Flexible Pricing and Cheap Translation

Flexible pricing is one of the odd things to be aware of here in Abu Dhabi.  Even big, shiny, reputable looking companies do it.  Case in point: the company that we were recommended (Let’s call them IfS; the name has been changed to protect the innocent and the guilty alike). They don’t have prices for some of their services posted anywhere. I have, like several others, paid 110 dirhams per document for translation services. I also paid 200 dirhams to have my marriage certificate attested. Yesterday I left my driver’s license with them to get it interpreted, again paying 110 dirhams, which is what I paid for the marriage certificate translation.

I have since discovered that there are also several people who got things translated for 60 dirhams and attested for 150 by the very same folks in the very same establishment. That’s a considerable difference in pricing, with no difference in service or explanation for the discrepancy.

IfS is also not the most affordable place around (at least not when they decide to charge folks the higher prices). There is talk about a place on Hamdan Street behind the Etisalat building (that would be the one with the golf ball on top, if you know AD) which translates for 75 dirhams per document. Other folks tell about getting a quantity discount because they went in a group. A reliable source tells me that the driver’s license facility actually will translate it while you wait for 60 dirhams.

dirhams

Here’s the moral of the story, kids: ask around about pricing for services, and insist on the lower prices if you hear of a place which, like IfS, has flexible pricing. Sadly for me, I didn’t know that other folks were having things done more cheaply until I’d already paid up front for the service.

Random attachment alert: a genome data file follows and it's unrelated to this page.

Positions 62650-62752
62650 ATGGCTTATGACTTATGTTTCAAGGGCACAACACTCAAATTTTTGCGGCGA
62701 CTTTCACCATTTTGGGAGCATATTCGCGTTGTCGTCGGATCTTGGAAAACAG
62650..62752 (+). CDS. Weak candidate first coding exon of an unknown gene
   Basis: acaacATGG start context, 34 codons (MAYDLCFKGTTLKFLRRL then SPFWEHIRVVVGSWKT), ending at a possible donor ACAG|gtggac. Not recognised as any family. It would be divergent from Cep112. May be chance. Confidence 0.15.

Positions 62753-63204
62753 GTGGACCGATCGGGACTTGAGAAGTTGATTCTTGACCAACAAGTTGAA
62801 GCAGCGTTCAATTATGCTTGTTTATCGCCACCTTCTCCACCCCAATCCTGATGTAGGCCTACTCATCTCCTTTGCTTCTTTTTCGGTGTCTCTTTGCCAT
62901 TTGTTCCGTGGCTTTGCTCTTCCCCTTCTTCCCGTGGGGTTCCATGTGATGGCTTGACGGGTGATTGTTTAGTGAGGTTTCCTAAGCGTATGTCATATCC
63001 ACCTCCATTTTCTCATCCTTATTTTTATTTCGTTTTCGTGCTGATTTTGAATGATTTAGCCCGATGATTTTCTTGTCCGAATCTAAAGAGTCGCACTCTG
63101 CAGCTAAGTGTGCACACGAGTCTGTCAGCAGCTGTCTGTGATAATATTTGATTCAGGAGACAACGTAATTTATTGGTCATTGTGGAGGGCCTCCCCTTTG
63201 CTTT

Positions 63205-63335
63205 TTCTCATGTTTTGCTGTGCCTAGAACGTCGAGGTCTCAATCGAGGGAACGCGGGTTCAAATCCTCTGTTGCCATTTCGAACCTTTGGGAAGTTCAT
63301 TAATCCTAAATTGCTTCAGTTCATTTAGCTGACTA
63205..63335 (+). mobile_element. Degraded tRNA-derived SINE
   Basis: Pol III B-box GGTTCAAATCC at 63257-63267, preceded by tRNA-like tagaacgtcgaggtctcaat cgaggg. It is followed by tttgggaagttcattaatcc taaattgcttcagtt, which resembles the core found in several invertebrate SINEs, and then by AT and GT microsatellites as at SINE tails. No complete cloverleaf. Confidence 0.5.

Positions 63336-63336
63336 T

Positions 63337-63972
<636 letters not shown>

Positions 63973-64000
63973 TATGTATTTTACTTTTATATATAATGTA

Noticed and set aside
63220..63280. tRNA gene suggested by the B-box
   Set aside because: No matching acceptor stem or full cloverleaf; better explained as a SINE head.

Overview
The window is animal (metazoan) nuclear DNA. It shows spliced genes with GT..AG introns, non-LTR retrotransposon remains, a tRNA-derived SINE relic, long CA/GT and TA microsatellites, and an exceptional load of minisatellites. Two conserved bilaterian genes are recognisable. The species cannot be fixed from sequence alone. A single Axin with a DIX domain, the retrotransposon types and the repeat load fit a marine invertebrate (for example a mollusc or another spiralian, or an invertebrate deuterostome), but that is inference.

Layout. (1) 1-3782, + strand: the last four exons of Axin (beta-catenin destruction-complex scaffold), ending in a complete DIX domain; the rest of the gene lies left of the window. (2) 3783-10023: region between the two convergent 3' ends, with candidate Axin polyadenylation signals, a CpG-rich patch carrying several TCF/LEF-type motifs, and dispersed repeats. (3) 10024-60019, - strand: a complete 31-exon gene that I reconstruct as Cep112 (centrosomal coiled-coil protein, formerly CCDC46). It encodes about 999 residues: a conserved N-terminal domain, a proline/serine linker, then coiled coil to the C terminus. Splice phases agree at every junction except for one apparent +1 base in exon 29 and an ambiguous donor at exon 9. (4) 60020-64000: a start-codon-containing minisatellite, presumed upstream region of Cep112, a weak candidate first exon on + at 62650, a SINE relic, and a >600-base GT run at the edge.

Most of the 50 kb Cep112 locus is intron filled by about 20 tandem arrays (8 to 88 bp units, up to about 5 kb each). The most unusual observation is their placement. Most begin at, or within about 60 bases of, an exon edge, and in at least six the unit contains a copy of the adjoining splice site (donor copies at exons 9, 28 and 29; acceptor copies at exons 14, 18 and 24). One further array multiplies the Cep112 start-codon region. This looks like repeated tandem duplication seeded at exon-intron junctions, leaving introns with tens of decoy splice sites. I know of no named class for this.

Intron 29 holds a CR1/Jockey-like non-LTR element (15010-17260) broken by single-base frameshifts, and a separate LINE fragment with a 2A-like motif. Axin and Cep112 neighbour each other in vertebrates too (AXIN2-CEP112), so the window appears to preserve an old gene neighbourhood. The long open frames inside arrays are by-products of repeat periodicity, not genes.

As a sort of footnote, don’t underestimate the helpfulness of the hotel concierge, either. The concierge can give advice on a wide range of things. It’s very possible that the concierge could have recommended a place that would be reliable and more affordable for these services. One of my colleagues got a laptop fixed very cheaply because the concierge steered him in the best direction.

When it comes down to it, the 420 dirhams ($114.50) that I’ve paid for having my license translated and marriage certificate both attested and interpreted isn’t just totally outrageous. I mean, Jenia is worth that much to me and then some, and I’ve got to have this stuff done in order to get her here. But if you make this journey, bear my words in mind, because you might save some hard-earned cash if you are a bit more savvy than me.

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How to Bring Your Wife to the Emirates, Part I

It costs a little money.  Not a lot, but enough that you should plan on it.  Basically, Jenia needs all the things that I needed–passport photos, copies of her passport, and a couple of other documents.  Here’s how to go about it if you’re an ADEC teacher and your spouse is following you.

1) Have the marriage certificate that you got authenticated in the USA attested and translated.  Infinity Services, in the Marina Mall in Dubai (and other places) is a good reputable place.  It costs 210 dirhams for the attestation and 100 for the translation.

2) Follow the instructions that ADEC provides.  If you’re unaware of those, the gist is this: fill out an application online, then, after that is approved, provide original documents to ADEC.  They’ll get a visa prepared.

3) The last step is a medical exam, followed by submitting your spouse’s passport to ADEC so that they can put the final visa in it.

The prevailing wisdom is to get #1 done right away, since it might not take very long for us to get our passports back, and if step #1 is already complete, the rest is pretty easy (or at least so I’m told).

I’ll write another entry after I get to experience more of the process.

Infinity Services is found on the Lower Basement level of the Marina Mall, below the Paris Gallery.